“One man, one vote” is the core idea of modern democracy. It is a slogan that has been used in many parts of the world, and in many public campaigns for universal suffrage. It became particularly prevalent during the period of emerging parliamentarism, and later during the phase of decolonisation and the global struggles for national sovereignty. Today, while modern societies are being challenged by non sustainable developments, the concept of knowledge democracy is emerging. This concept emphasises direct, participative forms of coping with challenges of increasing knowledge production and of applying this knowledge to solve problems of very long term and fundamental characteristics. With this, the slogan “one man, one vote” gets a new connotation and gains renewed relevance for societies in dealing with their debt to the future. In this chapter we will argue that it will even expand its relevance if combined with the fundamental idea of environmental justice as expressed by the idea of “one man, one vote, one carbon footprint”, and that this also requires that the debate on sustainable development will be better informed.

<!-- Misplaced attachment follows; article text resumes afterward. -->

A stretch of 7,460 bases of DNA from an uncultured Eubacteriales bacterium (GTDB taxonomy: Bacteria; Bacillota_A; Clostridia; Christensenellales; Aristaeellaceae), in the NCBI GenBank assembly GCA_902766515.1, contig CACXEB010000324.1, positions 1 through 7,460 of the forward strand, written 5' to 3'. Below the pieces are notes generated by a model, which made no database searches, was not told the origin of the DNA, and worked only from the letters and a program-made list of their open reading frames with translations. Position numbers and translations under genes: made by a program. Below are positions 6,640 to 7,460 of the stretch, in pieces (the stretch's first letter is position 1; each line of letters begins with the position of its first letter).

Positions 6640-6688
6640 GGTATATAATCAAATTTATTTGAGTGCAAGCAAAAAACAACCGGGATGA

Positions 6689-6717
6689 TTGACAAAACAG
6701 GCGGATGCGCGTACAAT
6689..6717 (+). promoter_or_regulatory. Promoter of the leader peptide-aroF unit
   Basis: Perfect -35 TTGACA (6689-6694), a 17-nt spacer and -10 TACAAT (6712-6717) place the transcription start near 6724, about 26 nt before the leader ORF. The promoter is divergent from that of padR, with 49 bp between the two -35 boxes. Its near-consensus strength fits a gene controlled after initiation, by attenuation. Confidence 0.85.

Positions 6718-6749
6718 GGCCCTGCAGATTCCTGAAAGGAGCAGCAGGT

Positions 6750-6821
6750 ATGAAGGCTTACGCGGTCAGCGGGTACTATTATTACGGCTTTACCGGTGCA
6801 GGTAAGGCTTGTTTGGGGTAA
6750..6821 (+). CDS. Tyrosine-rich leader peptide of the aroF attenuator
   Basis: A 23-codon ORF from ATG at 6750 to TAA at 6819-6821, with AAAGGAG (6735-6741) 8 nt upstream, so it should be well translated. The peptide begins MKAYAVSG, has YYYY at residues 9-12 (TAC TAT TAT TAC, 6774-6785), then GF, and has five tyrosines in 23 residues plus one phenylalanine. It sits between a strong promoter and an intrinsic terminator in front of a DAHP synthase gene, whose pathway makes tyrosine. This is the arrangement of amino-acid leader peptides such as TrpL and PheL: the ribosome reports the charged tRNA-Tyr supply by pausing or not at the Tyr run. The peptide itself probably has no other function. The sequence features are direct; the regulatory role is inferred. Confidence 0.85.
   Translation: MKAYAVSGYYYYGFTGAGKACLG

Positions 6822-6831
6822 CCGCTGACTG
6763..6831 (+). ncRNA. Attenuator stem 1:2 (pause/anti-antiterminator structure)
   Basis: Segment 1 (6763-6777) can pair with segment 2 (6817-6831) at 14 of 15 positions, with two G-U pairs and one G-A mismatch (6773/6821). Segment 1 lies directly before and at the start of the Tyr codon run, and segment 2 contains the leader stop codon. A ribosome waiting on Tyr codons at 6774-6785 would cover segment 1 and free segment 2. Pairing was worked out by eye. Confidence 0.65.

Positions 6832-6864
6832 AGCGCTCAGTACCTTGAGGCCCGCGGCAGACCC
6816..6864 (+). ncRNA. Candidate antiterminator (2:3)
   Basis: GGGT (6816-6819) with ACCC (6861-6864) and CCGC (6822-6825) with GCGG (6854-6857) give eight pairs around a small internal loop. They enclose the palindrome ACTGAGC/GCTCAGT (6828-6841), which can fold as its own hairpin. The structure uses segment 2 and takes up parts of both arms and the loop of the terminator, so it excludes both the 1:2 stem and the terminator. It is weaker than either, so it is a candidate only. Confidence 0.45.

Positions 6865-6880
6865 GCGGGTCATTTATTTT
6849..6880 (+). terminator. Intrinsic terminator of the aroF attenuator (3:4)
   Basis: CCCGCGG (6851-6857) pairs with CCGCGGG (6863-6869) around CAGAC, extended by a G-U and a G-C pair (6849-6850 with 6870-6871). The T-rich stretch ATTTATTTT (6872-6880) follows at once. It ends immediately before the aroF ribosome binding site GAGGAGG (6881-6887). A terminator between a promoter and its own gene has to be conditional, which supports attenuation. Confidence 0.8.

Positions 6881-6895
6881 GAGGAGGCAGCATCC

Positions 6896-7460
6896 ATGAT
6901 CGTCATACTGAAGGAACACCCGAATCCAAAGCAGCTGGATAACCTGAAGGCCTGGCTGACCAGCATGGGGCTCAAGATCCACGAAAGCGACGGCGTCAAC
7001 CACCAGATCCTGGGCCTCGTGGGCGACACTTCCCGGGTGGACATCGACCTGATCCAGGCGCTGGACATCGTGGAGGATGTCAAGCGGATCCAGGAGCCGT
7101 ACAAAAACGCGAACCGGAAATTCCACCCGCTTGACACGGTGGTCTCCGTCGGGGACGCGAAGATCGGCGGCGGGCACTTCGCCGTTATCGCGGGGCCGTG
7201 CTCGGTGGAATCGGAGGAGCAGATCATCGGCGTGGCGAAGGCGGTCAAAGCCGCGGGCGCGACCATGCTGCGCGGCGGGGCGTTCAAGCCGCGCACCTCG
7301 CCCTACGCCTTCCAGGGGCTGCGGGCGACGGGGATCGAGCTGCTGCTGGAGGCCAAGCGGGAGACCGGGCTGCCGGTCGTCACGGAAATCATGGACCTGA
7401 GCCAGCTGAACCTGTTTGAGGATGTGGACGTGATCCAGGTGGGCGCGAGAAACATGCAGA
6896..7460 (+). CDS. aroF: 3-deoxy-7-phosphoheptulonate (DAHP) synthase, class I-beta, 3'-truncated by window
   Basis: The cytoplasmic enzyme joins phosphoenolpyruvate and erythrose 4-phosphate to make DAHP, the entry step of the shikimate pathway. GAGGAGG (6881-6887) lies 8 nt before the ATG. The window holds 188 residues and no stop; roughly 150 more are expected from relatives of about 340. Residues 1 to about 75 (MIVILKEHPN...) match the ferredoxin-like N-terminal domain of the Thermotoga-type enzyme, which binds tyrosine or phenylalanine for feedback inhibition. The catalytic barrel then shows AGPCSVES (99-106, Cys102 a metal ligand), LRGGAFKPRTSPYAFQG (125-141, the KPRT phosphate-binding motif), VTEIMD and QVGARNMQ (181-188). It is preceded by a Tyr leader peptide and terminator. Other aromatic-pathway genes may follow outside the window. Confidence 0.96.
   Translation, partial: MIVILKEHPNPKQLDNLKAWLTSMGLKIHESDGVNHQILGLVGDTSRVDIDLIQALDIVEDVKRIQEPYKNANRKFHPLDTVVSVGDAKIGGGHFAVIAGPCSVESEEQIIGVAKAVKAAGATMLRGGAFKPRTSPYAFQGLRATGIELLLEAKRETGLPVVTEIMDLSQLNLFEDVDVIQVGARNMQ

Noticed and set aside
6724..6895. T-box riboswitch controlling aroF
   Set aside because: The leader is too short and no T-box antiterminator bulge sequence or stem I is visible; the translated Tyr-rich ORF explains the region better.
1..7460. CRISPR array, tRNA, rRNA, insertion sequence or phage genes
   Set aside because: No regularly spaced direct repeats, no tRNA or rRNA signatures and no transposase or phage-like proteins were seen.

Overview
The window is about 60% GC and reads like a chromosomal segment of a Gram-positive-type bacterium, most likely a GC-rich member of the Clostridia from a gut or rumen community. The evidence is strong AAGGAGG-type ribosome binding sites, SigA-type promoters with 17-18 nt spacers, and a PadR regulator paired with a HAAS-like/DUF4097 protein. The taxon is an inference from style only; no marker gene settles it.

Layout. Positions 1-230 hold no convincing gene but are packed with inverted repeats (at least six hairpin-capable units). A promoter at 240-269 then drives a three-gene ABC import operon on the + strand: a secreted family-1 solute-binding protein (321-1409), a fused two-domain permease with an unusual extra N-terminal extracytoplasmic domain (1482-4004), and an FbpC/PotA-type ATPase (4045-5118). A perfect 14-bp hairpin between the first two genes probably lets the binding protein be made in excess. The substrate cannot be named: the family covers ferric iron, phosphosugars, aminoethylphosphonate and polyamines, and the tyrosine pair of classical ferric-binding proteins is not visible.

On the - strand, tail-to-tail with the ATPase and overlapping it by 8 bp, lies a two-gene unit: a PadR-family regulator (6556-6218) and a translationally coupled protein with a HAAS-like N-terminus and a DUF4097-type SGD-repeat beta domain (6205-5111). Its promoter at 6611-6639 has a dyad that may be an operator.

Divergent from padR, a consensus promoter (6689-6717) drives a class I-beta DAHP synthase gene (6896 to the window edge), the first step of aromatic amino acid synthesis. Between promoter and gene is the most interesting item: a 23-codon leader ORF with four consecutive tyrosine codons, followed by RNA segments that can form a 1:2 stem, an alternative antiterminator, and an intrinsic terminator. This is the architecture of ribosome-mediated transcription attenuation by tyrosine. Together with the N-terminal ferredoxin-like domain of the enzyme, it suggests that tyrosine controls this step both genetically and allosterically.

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Töpfer, K., Bachmann, G. (2010): One Man - One Vote – One Carbon Footprint: Knowledge for Sustainable Development. - In: in 't Veld, R. J. (Ed.), Knowledge Democracy: Consequences for Science, Politics, and Media, Berlin, Heidelberg : Springer Berlin Heidelberg, p. 49-61.DOI: http://doi.org/10.1007/978-3-642-11381-9_5
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